A controversial job application website for junior doctors has been suspended, amid fresh concerns of security lapses.
Ministers have already agreed to review the online system
The Department of Health said it was investigating claims that doctors were able to read each other's messages.
The new concerns come a day after revelations that applicants' personal information could be freely accessed.
The MTAS website has been the subject of protests from junior doctors. The Conservatives say the system is in "complete crisis".
Channel 4 News reported that applicants had been able to see each other's files by changing two digits in the personalised web address given to each individual.
'Lack of confidence'
A spokeswoman for the Department of Health said: "We have temporarily taken the MTAS website off-line and are investigating allegations that registered junior doctors could deliberately access each others messages."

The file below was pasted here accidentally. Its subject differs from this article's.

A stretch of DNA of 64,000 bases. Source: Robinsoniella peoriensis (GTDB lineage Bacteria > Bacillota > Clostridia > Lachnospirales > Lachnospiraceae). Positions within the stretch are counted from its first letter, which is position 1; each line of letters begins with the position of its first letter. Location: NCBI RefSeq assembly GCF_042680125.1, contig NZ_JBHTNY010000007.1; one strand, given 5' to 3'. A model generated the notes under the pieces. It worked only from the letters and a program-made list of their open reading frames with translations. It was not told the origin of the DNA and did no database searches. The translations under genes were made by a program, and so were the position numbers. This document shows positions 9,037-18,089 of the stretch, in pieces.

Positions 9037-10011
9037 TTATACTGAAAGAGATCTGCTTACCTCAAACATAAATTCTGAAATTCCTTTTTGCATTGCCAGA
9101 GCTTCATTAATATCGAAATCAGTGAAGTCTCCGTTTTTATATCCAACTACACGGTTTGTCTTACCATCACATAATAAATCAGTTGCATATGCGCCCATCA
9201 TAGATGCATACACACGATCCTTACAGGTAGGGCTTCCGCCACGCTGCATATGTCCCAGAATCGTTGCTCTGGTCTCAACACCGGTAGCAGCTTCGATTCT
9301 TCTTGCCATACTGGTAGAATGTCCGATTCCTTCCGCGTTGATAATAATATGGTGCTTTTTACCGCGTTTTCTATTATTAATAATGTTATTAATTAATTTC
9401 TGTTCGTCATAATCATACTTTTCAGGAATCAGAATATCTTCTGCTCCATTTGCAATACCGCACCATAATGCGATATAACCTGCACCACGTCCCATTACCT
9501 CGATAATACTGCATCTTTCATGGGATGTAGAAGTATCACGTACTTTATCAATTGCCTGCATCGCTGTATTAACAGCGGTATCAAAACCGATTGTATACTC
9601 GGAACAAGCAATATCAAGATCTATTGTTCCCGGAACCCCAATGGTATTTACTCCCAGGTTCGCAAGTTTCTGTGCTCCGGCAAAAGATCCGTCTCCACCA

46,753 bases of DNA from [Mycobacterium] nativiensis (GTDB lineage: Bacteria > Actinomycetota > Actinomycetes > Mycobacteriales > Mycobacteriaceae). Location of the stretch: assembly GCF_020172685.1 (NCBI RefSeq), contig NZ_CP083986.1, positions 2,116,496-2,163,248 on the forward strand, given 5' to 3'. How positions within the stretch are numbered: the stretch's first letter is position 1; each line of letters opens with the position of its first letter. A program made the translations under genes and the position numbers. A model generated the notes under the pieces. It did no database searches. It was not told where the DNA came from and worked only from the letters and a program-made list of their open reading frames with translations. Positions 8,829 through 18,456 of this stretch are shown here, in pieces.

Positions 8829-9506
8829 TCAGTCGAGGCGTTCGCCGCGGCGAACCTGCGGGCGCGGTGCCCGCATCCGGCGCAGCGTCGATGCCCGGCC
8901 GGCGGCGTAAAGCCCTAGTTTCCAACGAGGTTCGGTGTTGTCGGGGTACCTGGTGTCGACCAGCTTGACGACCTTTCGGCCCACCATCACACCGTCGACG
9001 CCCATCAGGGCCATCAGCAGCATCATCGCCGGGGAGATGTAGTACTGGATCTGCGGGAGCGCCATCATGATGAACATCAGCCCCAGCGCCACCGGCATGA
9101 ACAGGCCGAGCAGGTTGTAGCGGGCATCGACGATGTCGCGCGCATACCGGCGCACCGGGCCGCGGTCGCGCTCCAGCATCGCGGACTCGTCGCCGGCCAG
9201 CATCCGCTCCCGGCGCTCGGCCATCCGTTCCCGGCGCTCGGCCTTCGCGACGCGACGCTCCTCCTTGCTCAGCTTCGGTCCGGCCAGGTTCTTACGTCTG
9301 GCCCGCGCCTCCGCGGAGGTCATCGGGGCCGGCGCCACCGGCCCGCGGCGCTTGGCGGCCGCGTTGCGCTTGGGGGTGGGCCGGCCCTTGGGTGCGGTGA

Shadow health minister Stephen O'Brien said there was a "serious lack of confidence" in MTAS.
"We need the government to act upon this immediately, even if they do find their lack of leadership embarrassing," he said.
"Until confidence is its security restored, I don't see how junior doctors can be expected to use MTAS."
Liberal Democrat health spokesman Norman Lamb said earlier he had written to the Information Commissioner asking him to investigate urgently the "extremely concerning situation".
In the letter he says: "The lack of consideration for the security of personal data in this case seems to constitute a serious breach of the Data Protection Act."
The web-based application system was introduced by the government to help place junior doctors in their chosen specialist fields.
But applicants have complained the system is unreliable, badly designed and fails to match the right people with the right jobs.